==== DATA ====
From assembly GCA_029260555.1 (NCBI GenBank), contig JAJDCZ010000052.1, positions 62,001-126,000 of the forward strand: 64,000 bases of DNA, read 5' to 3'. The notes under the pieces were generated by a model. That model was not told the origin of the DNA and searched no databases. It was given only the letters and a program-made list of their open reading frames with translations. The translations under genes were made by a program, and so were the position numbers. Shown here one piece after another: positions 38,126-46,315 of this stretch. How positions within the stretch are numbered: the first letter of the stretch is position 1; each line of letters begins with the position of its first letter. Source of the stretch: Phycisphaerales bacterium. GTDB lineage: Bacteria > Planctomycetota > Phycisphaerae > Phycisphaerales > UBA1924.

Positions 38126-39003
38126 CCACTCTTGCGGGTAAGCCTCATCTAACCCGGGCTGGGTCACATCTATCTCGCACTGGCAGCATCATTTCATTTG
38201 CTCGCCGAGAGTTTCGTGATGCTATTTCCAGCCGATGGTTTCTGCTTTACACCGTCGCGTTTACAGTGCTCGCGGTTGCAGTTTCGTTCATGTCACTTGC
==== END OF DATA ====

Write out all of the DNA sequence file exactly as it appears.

From assembly GCA_029260555.1 (NCBI GenBank), contig JAJDCZ010000052.1, positions 62,001-126,000 of the forward strand: 64,000 bases of DNA, read 5' to 3'. The notes under the pieces were generated by a model. That model was not told the origin of the DNA and searched no databases. It was given only the letters and a program-made list of their open reading frames with translations. The translations under genes were made by a program, and so were the position numbers. Shown here one piece after another: positions 38,126-46,315 of this stretch. How positions within the stretch are numbered: the first letter of the stretch is position 1; each line of letters begins with the position of its first letter. Source of the stretch: Phycisphaerales bacterium. GTDB lineage: Bacteria > Planctomycetota > Phycisphaerae > Phycisphaerales > UBA1924.

Positions 38126-39003
38126 CCACTCTTGCGGGTAAGCCTCATCTAACCCGGGCTGGGTCACATCTATCTCGCACTGGCAGCATCATTTCATTTG
38201 CTCGCCGAGAGTTTCGTGATGCTATTTCCAGCCGATGGTTTCTGCTTTACACCGTCGCGTTTACAGTGCTCGCGGTTGCAGTTTCGTTCATGTCACTTGC